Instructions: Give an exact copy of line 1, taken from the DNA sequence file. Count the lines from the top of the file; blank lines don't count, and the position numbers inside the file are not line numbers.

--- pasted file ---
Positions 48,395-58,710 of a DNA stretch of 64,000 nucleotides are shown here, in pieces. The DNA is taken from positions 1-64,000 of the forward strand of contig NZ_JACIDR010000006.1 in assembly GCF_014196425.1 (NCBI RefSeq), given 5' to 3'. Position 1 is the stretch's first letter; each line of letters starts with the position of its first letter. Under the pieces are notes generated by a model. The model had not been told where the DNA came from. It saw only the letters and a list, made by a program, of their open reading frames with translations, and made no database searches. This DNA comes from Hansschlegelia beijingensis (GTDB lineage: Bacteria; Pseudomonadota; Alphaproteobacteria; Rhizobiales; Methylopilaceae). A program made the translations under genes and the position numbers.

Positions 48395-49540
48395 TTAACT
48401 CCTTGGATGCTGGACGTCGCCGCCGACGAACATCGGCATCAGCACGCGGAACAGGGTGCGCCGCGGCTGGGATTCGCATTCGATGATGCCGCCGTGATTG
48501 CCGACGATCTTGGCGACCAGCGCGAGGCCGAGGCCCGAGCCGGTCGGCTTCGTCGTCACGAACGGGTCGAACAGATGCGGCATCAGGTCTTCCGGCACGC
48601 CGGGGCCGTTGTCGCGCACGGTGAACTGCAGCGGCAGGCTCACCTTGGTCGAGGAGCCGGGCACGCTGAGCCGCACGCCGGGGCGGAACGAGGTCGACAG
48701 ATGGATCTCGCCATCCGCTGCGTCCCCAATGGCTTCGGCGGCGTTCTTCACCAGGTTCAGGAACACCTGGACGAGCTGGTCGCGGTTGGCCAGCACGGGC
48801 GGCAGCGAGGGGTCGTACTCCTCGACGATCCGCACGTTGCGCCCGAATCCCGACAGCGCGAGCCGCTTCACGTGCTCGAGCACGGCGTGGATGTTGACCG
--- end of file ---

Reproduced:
Positions 48,395-58,710 of a DNA stretch of 64,000 nucleotides are shown here, in pieces. The DNA is taken from positions 1-64,000 of the forward strand of contig NZ_JACIDR010000006.1 in assembly GCF_014196425.1 (NCBI RefSeq), given 5' to 3'. Position 1 is the stretch's first letter; each line of letters starts with the position of its first letter. Under the pieces are notes generated by a model. The model had not been told where the DNA came from. It saw only the letters and a list, made by a program, of their open reading frames with translations, and made no database searches. This DNA comes from Hansschlegelia beijingensis (GTDB lineage: Bacteria; Pseudomonadota; Alphaproteobacteria; Rhizobiales; Methylopilaceae). A program made the translations under genes and the position numbers.